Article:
So, this dark period I’m going through right now, the fact that I still have to keep going — working, school, life — to the best of my abilities; I don’t know if this is a sign of maturity or the shackles of the American life.

Life here has hit me in places, leaving bruises I have refused to care for, and now, I feel like they’re bleeding.

I lost 90% of my audience of readers because my writing no longer reflected their reality. I have the tools now to self publish my books, move around and even connect with people I had only seen online, but guess what? I can’t seem to afford the time or the money to do it.

It’s a vicious cycle that winter now shoves down my face in a silent, heavy fog.

I have been trying to keep it together, but each day, I feel like I am bursting at the seams. I feel like I am working so hard — many of you reply to my writing and say I am — but I look at what is left to do and I wonder:

If I continue in this direction will I be there in 10, 20 years?

What happens when we move out of Pueblo? What happens if I get fired? What happens when we get kids? Will I ever get to go to Cameroon to see my parents? Can I care for my siblings if something happened to my parents? Have I come to terms with how much I had accomplished in Cameroon and dropped to move for a life cause?

Am I ready for the consequences of it all?

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Photo by Chris Lawton on Unsplash

With or without dark days, I introspect, think, and ask a lot of questions — most of them have no answers. Not really.

They’re like balloons I send up with colored gas, hoping they’d get popped and the gas will draw an image of my next best step — the wind, my oracle.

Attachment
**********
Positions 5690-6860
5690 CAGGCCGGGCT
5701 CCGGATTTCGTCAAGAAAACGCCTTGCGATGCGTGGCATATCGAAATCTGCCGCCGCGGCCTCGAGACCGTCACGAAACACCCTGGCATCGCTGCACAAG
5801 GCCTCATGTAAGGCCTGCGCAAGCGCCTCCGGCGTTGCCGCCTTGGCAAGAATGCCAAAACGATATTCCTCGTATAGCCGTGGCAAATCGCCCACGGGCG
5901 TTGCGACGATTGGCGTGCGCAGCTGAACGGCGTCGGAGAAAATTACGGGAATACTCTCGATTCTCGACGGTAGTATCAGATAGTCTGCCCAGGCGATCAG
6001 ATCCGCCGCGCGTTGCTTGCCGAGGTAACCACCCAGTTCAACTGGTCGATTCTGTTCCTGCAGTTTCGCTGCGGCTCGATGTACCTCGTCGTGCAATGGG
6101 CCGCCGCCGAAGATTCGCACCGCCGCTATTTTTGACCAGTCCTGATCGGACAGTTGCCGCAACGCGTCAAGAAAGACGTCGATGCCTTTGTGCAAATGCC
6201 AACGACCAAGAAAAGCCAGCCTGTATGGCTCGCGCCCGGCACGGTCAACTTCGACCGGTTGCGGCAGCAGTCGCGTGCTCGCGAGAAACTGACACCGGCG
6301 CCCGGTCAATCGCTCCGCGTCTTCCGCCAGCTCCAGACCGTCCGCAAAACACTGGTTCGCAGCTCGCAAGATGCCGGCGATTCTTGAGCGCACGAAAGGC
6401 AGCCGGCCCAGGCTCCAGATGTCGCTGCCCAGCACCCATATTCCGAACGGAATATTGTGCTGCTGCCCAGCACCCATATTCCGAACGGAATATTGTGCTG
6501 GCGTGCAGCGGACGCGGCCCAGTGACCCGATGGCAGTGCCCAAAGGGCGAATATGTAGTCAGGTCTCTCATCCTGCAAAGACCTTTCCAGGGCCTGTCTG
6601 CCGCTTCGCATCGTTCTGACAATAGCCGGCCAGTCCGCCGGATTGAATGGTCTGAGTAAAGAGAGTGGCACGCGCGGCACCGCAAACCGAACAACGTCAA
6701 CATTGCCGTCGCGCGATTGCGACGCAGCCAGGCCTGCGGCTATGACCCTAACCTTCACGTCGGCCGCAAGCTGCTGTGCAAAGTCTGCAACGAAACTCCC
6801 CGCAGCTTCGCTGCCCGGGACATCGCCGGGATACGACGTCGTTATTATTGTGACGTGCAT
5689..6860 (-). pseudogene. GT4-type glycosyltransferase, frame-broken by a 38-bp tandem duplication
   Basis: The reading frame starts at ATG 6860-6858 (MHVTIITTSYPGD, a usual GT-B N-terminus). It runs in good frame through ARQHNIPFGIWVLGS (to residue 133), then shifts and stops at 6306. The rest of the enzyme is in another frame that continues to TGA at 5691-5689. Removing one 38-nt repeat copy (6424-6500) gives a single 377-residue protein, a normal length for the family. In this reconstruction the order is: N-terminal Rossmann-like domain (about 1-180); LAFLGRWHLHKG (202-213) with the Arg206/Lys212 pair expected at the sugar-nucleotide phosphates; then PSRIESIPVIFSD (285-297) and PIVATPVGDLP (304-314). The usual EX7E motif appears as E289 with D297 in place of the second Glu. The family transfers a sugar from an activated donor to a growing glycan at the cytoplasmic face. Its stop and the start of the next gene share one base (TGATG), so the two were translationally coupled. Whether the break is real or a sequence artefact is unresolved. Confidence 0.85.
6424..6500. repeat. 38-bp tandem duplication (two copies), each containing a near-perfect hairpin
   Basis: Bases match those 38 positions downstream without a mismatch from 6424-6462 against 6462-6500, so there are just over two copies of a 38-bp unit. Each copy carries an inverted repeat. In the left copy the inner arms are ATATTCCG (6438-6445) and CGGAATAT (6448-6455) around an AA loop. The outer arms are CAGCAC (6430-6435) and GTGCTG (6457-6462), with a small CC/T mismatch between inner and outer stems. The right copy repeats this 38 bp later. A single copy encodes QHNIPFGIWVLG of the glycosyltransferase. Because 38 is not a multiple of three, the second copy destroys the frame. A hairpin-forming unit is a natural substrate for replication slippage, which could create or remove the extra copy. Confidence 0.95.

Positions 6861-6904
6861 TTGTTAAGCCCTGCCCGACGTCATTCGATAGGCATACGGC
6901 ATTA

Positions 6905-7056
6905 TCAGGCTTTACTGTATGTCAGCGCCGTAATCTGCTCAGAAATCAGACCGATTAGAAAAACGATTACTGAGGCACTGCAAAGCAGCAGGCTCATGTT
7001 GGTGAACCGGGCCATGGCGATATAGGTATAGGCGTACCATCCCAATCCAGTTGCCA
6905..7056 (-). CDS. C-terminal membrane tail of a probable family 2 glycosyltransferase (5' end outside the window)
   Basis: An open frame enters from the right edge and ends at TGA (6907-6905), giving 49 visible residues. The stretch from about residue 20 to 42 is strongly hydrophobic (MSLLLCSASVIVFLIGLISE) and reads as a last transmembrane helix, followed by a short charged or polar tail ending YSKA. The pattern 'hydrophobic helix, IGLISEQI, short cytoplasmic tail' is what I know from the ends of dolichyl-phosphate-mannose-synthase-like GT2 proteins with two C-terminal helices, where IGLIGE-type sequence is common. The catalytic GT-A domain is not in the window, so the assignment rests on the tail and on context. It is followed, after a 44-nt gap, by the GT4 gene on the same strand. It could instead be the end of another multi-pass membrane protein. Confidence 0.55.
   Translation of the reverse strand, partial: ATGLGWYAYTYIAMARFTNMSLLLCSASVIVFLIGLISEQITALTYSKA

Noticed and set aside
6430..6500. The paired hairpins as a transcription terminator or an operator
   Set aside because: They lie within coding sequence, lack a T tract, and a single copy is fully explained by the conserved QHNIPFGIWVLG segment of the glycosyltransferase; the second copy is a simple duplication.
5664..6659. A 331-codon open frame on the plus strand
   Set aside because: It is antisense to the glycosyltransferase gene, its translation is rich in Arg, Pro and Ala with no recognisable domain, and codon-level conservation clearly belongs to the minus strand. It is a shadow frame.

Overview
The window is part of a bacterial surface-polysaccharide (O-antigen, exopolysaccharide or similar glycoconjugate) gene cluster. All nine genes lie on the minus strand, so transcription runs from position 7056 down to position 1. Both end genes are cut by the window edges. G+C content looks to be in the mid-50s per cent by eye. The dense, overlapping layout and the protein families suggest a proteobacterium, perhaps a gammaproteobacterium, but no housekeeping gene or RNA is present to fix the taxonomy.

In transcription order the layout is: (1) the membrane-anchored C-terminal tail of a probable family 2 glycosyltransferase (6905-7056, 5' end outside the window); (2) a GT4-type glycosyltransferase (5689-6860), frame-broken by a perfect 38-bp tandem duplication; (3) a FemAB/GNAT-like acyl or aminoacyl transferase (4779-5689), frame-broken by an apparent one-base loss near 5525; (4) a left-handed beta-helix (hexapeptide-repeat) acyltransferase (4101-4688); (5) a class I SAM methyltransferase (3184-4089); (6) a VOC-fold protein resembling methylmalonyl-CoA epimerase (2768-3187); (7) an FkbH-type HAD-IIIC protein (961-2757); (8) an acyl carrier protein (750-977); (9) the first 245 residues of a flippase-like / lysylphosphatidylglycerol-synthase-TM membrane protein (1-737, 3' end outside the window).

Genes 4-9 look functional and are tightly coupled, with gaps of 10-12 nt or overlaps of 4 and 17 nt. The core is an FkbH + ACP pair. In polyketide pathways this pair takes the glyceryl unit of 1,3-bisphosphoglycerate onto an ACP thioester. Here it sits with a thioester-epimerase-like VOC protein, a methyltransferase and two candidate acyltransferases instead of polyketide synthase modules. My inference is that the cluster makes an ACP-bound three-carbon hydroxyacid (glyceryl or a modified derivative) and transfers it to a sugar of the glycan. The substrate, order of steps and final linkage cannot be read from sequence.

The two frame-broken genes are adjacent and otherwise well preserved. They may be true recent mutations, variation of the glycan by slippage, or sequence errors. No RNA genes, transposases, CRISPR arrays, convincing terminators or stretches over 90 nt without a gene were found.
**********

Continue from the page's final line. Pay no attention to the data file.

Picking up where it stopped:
I feel lost.

With the speed at which things are moving — and the monotony of my rote life, my inability to keep up with doing things that actually demand my core such as editing video and writing, I feel like I am in a trap and do you know what the worse part is?

I put myself in there.

That’s what always emerges at the end of the dark sessions: I got didn’t commit to my relationships. I didn’t do my best and I got fired. I listened to advise I shouldn’t have. It always ends with me. The dregs to swallow, I must.

The hard part: I have to map it out to come to terms so I can move forward. Until I do, I’ll be stuck in a cycle of blame, fear, loss, and sadness.

I have to understand how I got here. Who did I listen to? What action did I take?

How the hell did I get to this place?

I believe God gave each and every one a unique gift. My biggest fear is dying without sharing mine with the world. Even when I call myself “a writer”, I don’t feel it’s my gift. I still have this nagging feeling that I am missing something.

That I just picked the first thing that came naturally to me and went with it. Like picking the first dish at a banquet. I just know that there’s better. And even if this is it, I still have a long way to go with gaining the necessary skills.

It doesn’t mean it’s useless or that the rest of the foods aren’t good. It just means that’s not the one for me — not in its current state.

It’s as though I decided to call myself “a walker” because we all learned how to walk at some point as we grew up.

I know I want to tell stories. When I edited my first ever vlog this week, I stayed up till 4 am working on it. I could see the mistakes, the skills I still needed to gain, but I felt the passion I have around working hard on stories.

For a few blissful hours, the clouds lifted and I felt something I haven’t felt in a while:


The internal pride that comes with doing something to the best of your abilities and knowing you gave it all.

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Photo by Uriel Soberanes on Unsplash

I want to die knowing that I gave it all. That I did everything God sent me to do. That I didn’t hide behind excuses of being black, being the firstborn, being a husband, being an immigrant, being whatever.

I want to tell stories that only I can tell, not because I’m better than anybody. No. But because only Kamga Tchassa could tell those stories, no one else.

It’s not about the comparison to those who came before me, or my mentors or the people around me living the lives they chose.

It’s about living my life, knowing in my heart, that I am not lying to myself.

And right now, I feel like I am.

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Written by

Cameroonian writer and video creator. Featured in LEVEL and P.S. I Love You. I write about building relationships and personal transformation.